I expected the game to be pretty bad. I had some experience with older Shadowgate, and knew what the game was all about - player finding countless ways to die. Which isn't what I find "a good gameplay". But there was certain charm to how insane Shadowgate was in it's leaps of logic or lack thereof, and how eager it was to kill you, and it even worked to a degree when using, say, an NES version of the game and savestating a lot. Which didn't make the game good, mind you, but at least entertaining. Which is why it is strange to see Shadowgate 2014 struggle with that in so many areas.

Now, I need to point out that the game now has a special "Normal" mode, which makes it work like a rather simplistic, but pretty cool in terms of the setting point and click adventure. It locks out all the unusable and incorrect solutions from the mouse interface, makes several puzzles a lot less complicated and makes it next to impossible to die. It is a fun way to play the game the first time if you're new to full playthroughs of the game, like I was, but it does make the entire game feel less charming in a way. You need to be really silly to die, it's impossible to screw anything up, no time limits, just rather simple puzzles and lots of exposition. So after you play through the game like that, you might want to start the Classic mode on one of the 3 difficulty modes.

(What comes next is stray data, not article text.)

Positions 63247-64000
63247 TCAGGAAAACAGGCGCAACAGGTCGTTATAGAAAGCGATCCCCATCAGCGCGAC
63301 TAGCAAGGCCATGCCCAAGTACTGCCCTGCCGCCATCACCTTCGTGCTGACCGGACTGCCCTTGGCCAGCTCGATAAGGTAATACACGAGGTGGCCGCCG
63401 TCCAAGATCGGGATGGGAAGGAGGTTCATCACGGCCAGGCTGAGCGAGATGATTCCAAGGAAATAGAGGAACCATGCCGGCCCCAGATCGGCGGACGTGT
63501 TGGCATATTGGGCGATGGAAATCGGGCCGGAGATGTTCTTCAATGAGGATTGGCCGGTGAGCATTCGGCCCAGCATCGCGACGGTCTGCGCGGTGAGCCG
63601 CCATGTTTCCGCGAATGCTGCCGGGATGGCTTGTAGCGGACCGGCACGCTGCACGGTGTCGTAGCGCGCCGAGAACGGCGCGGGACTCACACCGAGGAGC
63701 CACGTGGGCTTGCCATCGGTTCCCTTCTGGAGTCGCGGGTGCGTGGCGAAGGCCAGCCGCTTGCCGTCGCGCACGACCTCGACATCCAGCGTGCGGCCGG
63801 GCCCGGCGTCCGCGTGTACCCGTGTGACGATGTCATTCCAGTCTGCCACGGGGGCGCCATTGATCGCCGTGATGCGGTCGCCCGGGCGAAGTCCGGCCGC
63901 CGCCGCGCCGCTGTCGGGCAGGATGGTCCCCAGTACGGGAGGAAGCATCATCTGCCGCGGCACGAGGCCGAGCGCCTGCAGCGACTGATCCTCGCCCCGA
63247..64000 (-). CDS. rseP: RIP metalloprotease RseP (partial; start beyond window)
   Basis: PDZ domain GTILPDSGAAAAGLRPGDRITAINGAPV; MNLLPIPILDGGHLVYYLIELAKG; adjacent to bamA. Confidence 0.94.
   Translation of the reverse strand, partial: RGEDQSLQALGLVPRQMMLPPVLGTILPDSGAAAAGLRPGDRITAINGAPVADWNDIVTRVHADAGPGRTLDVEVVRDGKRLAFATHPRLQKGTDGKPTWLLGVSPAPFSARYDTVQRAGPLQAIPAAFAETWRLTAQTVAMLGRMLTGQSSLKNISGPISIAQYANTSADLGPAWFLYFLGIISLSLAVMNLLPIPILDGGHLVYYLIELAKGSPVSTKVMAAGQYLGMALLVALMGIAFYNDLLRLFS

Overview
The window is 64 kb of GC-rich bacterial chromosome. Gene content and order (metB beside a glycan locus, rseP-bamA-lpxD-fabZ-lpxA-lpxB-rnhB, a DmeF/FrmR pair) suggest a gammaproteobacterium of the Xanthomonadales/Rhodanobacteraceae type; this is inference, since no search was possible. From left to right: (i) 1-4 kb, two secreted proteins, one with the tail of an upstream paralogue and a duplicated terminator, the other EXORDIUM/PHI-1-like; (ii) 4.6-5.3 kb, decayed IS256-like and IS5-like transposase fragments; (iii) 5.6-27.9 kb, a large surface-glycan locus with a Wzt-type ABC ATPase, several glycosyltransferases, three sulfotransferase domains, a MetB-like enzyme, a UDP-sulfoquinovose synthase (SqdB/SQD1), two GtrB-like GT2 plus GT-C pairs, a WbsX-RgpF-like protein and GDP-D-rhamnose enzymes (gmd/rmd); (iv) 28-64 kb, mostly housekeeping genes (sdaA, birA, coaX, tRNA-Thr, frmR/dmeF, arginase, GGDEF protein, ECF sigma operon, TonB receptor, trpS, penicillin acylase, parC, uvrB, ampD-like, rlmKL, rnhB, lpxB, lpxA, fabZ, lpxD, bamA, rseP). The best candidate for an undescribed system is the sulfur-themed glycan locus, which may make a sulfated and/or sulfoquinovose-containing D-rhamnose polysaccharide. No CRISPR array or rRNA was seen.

And that's where the game has it's charm, yet mostly fails to improve on the original. It looks better, it's awesome to see how different some rooms and puzzles are across different difficulties, some deaths are still as stupid and fun. Yet, some of the silliness is gone. And, more importantly, the game doesn't feel like an improvement in controls over the original at all. The text box is tiny, some text requires you to see it all before you can do any actions, including some rooms that always do that. Inventory is a pain to go through, despite the hotkey possibilities, cutscenes are boring and slow. And, most importantly, when you die, the game wants you to sit until the grim reaper starts appearing, then you can skip it, then you're in the main menu, then you can load. Menu and quickload functionality is disabled. Meaning, that deaths are not entertaining, but slow and annoying occurances that still can come out of nowhere.